By Helen Berman
To see the future of publishing and ad sales, try this: Step aboard your average commuter train. Not so long ago, this was newspaper-and-magazine central. Today, practically all passengers are plugged in: It's a cell phone here, a laptop there, a Blackberry and iPod over there. Even sitting on a train, these consumers have become moving targets, shifting from magazines to Web sites to podcasting to get the information they want.
Smart media companies are creating as many touchpoints as possible, from Web sites and magazines to podcasts and virtual shows. And if the logistics are complex, the goal is simple: Create a branded, trusted source of information, wherever those users might be.
Advertisers Follow The Eyeballs
Tag along with a 24-year-old. As you watch this human input-output device at work;Tivoing, IM-ing, talking into his Bluetooth;realize two things. First, he's the demo target for consumer advertisers. Second, he's aging into decision-making and managerial positions. He'll be pushing advertisers into spending bigger chunks of ad budgets on non-print media.
Traditionally, publishing salespeople have been "productcentric." They had ad pages to sell, with maybe a show directory or card deck on the side.
Today there's so much more to the task. More than ever, salespeople must first learn precisely the client's needs and prospect behavior. Where are his customers? What media do they use? What messages do they respond to? The more products a publisher offers, the more the client's needs determine the right marketing mix.
Free Added-Value Is Dead
Today, the Web is still young, but not so young that most advertisers don't know its value as a rich, targeted medium. More importantly, it's become the glue in the marketing mix, offering powerful synergy with print, events, custom publishing and other marketing solutions.
The result: "Added value" has become "proven value." As salespeople move from selling pages to selling packages, each piece of the marketing mix becomes intrinsic to the whole, and you can't add or detract without affecting the advertising results.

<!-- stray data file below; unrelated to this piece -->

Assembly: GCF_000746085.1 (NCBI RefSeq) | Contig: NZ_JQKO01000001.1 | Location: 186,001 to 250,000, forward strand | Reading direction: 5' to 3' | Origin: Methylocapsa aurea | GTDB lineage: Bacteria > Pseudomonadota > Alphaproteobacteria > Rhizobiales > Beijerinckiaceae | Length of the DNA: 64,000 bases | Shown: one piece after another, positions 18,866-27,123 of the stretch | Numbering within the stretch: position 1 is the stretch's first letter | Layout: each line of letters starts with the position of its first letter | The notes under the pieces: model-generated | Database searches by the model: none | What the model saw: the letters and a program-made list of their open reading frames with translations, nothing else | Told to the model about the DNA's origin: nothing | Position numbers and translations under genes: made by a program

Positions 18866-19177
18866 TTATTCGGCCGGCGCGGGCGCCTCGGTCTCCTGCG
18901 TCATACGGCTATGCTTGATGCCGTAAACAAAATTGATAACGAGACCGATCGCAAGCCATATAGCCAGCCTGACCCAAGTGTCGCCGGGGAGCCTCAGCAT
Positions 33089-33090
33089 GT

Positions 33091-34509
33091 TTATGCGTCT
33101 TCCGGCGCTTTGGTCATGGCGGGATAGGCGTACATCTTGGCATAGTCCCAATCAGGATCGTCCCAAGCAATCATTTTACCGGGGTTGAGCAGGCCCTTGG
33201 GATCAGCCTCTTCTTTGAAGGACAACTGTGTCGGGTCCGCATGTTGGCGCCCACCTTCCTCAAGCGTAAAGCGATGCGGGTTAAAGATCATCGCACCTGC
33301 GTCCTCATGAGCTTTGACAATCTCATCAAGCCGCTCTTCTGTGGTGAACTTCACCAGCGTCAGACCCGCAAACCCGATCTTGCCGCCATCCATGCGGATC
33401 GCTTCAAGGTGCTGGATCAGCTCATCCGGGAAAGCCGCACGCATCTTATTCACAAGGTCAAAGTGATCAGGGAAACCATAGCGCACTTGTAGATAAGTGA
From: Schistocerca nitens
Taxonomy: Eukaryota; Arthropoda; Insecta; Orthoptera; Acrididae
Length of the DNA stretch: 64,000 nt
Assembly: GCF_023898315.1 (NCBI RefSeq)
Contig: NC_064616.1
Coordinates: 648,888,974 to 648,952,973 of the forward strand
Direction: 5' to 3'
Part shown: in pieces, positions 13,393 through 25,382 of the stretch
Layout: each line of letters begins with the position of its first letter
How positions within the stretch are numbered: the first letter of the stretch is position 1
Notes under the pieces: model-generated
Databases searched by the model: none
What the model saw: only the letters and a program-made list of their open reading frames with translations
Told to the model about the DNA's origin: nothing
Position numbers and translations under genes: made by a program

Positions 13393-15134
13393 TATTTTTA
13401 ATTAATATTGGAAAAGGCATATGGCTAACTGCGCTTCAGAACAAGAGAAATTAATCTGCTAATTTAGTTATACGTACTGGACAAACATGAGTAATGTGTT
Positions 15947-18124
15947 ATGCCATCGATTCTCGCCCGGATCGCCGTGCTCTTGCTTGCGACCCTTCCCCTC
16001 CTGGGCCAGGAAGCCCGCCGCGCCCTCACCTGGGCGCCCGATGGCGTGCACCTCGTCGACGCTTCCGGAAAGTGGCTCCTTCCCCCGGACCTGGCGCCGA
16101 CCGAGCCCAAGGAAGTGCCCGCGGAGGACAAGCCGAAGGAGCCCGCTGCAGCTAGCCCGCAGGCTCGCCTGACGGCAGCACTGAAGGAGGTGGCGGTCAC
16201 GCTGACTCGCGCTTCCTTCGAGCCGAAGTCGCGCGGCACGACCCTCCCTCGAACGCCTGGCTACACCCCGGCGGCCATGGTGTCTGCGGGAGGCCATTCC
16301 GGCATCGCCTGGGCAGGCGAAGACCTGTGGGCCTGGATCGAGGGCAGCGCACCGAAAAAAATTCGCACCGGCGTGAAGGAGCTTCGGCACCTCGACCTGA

The Lone Hunter Is Extinct
In the past, the best advertising salespeople were the ones who got the business, dropped it in the publisher's lap, and left to retrieve another client. Today, bagging the client isn't enough. For some sales calls, every member of the publishing team contributes ideas and service. They must develop and deliver marketing solutions with careful attention to detail. And they must thoroughly follow up and cross-check results.
With team efforts required both in the developing and servicing of ad sales, the lone-hunter salesperson must adjust his approach. It's a new game for today's new-media sales team, and that has far-reaching implications for hiring, training and compensating salespeople.
Personality Only Goes So Far
In the days of space peddling, salespeople could make it on personality and persistence. In the days of integrated media, that's not enough. Salespeople today need the intellectual acumen to deliver marketing solutions; to understand the world from the client's side of the desk. While they don't necessarily need marketing degrees, they do need strong knowledge of marketing basics, as well as the think-on-your-feet ability to deliver creative, client-centered ideas.
It's No Longer Straightforward
Today's salesperson is freed from the restrictions of the traditional magazine presentation: circulation, readership, advertising effectiveness. Instead of relying on categorical, linear thinking, salespeople are free to be associative thinkers; to bounce ideas around with managers, agencies and clients, and to move into problem-solution thinking. Today's media sales presentations are more complicated, yes. But they're also infinitely more rewarding intellectually, creatively, and in the end, monetarily.
Helen Berman specializes in print, online and exhibition sales training and consulting and is the author of the book, Ad Sales: Winning Secrets of the Magazine Pros. She can be reached at 310-230-3899 or by email at email@example.com.
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